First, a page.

Our industry is at a cross roads, not for the first time. More than ten years ago, the online revolution transformed the way marketing research was conducted and allowed us to tap into a more readily available set of respondents.
Fast forward to today and a similar shift is underway with mobile. Our need to engage willing survey participants is again a driving factor. This time, however, it’s from traditional, static online to online on-the-go. This shift is arguably a lesser transformation than an offline mode moving to surveys being programmed, completed and returned through an online platform. But it is nevertheless significant.
As we saw in the previous decade, our industry uptake has been slow. Perhaps there is good reason for this. A survey on a desktop computer is by no means the same as a survey on a mobile and tackling these differences can seem daunting, intensified as respondents expect a seamless experience regardless of what device they are using. In addition, our own technical skillsets are having to transition to accommodate this change.
However, respondents like it. Asia-Pacific accounts for over half of the world’s mobile users and connectivity in both South East Asia and Oceania now exceeds 100%. Not only do they use mobiles frequently, but they also feel a real attachment to their device- 41% of Australians report that they cannot live without it.
But is the industry moving at the same pace as consumers? No, as much as it pains to me to say. At this point, upwards of 40% of new panel joins we see are via mobile devices. Yet the proportion of mobile surveys sits far below this.
Keeping respondents engaged and active requires us to look to surveys that work on all devices. This allows the respondent to make the choice of what device to use. Without this, you could be turning your participants away at the door.
We see significantly higher dropout rates among those opting to use a mobile device and we see higher attrition rates for those joining the panel via a mobile device.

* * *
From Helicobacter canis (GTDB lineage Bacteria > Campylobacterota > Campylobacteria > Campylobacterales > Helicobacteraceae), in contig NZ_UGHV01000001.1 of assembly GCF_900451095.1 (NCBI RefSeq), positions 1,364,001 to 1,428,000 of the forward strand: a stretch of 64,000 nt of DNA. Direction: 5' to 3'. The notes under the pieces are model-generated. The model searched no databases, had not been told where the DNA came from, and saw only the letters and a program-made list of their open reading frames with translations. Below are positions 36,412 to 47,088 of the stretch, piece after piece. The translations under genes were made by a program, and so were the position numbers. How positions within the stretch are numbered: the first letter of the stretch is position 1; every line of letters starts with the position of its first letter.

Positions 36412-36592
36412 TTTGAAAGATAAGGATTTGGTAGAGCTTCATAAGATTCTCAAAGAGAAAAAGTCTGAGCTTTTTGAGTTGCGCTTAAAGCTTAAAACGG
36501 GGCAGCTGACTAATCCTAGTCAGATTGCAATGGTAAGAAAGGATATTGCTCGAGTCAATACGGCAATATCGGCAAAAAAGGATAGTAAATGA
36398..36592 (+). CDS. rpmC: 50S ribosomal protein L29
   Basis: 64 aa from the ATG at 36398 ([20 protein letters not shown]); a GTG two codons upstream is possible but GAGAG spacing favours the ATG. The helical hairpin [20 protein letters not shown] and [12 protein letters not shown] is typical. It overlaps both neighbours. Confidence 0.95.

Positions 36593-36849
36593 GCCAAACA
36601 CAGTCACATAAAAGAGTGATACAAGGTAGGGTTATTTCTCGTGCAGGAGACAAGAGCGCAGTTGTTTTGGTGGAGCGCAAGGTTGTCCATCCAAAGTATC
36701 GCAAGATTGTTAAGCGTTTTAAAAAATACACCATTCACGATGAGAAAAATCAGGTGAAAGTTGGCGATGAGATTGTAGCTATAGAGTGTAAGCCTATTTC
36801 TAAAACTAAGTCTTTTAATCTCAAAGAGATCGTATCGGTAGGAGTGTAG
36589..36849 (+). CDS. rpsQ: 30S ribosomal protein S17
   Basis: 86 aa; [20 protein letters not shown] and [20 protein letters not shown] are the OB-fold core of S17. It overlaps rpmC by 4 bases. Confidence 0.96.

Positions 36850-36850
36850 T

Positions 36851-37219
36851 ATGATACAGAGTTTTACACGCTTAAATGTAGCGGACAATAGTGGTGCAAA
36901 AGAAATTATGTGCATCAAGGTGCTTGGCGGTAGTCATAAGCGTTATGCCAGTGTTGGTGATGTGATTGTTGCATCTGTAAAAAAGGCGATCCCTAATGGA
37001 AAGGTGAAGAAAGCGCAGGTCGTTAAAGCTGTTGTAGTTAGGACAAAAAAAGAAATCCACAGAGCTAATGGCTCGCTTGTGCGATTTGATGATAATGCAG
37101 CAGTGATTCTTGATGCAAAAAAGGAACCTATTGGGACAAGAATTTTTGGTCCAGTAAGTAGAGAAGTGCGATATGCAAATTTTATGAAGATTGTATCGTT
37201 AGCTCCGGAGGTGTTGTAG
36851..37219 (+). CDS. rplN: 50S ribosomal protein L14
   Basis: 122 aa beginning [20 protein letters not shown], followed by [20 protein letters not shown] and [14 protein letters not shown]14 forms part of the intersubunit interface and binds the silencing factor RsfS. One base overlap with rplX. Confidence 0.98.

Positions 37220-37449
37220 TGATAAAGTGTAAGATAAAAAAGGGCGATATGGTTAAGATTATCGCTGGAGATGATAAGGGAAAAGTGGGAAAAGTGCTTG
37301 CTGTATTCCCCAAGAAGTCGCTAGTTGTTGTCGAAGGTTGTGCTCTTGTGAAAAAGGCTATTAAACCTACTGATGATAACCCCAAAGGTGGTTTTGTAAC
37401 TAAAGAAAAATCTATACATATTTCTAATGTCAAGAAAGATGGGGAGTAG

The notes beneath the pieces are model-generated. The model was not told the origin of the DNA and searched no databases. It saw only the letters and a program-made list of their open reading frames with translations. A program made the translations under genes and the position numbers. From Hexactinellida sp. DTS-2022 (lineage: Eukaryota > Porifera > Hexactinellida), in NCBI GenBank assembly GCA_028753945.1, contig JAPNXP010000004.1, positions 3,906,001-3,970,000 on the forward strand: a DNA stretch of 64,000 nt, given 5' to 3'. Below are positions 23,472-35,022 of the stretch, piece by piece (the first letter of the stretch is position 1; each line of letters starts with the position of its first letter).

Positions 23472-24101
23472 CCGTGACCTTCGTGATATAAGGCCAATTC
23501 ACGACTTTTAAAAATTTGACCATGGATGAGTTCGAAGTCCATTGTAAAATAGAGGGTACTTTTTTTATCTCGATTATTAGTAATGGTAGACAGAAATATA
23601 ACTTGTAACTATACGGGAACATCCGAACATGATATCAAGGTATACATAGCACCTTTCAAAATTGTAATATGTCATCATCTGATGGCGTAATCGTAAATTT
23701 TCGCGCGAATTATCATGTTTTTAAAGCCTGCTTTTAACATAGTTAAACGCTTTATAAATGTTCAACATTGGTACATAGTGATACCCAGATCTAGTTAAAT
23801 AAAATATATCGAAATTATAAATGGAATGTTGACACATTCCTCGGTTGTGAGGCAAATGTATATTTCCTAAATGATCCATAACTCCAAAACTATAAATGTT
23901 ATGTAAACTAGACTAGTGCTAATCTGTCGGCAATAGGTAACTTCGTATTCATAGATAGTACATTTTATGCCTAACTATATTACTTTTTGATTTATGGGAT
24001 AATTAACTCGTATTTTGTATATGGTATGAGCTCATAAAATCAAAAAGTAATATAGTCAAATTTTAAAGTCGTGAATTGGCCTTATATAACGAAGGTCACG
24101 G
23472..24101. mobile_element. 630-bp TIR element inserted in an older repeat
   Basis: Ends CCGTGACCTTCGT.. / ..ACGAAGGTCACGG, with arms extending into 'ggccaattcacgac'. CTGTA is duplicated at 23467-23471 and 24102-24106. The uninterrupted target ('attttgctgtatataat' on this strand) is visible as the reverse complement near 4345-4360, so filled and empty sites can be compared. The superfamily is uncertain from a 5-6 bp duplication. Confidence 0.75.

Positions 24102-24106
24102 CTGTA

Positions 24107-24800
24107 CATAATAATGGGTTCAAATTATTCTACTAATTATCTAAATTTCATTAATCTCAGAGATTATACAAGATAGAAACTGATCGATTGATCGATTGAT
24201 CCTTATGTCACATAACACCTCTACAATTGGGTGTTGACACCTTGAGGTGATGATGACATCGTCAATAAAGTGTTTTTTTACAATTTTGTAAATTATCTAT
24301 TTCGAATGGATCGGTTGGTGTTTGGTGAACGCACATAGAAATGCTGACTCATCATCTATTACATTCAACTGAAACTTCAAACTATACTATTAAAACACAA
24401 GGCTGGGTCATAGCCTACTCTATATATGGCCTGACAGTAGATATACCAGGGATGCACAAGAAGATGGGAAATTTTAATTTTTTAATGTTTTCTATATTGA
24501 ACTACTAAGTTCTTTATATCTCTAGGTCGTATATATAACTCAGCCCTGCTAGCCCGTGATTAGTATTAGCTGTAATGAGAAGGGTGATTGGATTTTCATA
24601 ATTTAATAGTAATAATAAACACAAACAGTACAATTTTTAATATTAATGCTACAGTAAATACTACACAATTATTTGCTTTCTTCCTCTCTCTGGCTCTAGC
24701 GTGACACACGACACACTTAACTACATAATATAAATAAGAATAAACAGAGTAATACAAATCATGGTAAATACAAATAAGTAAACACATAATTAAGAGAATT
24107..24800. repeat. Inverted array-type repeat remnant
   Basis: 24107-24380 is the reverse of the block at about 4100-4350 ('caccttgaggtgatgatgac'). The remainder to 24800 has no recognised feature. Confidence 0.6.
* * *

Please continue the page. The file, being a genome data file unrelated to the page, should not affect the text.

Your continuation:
The good news is it doesn’t need to be as challenging or costly as it first seems. There are a few simple ways to make surveys device agnostic at a basic level;
- The shorter the better – our research suggests that surveys under 15 minutes will reduce dropouts and keep respondents engaged.
- Use the natural resources of the devices – e.g. the use of touch in mobile – respondents expect surveys to act similarly to web pages and apps that they use frequently. Respondents will question why they can’t swipe or pinch when faced with a question that needs it.
- Engage the respondents with better designed questions. For example, utilize HTML tools rather than Flash tools since Apple devices cannot display Flash content.
- Keep grid/matrix questions to a minimum. Instead use dynamic grids that are more engaging.
- Limit number of open ended questions to two.
- Use short, concise question text Limit or even eliminate the number of questions with eight plus answer choices
- Limit horizontal scales to seven scale points and test display on multiple devices
- Utilize responsive survey design so text/material adjusts automatically to screen size
If we succeed in building a positive relationship and trust with respondents through surveys, mobile could truly be the saviour of the industry. The window to act is still open.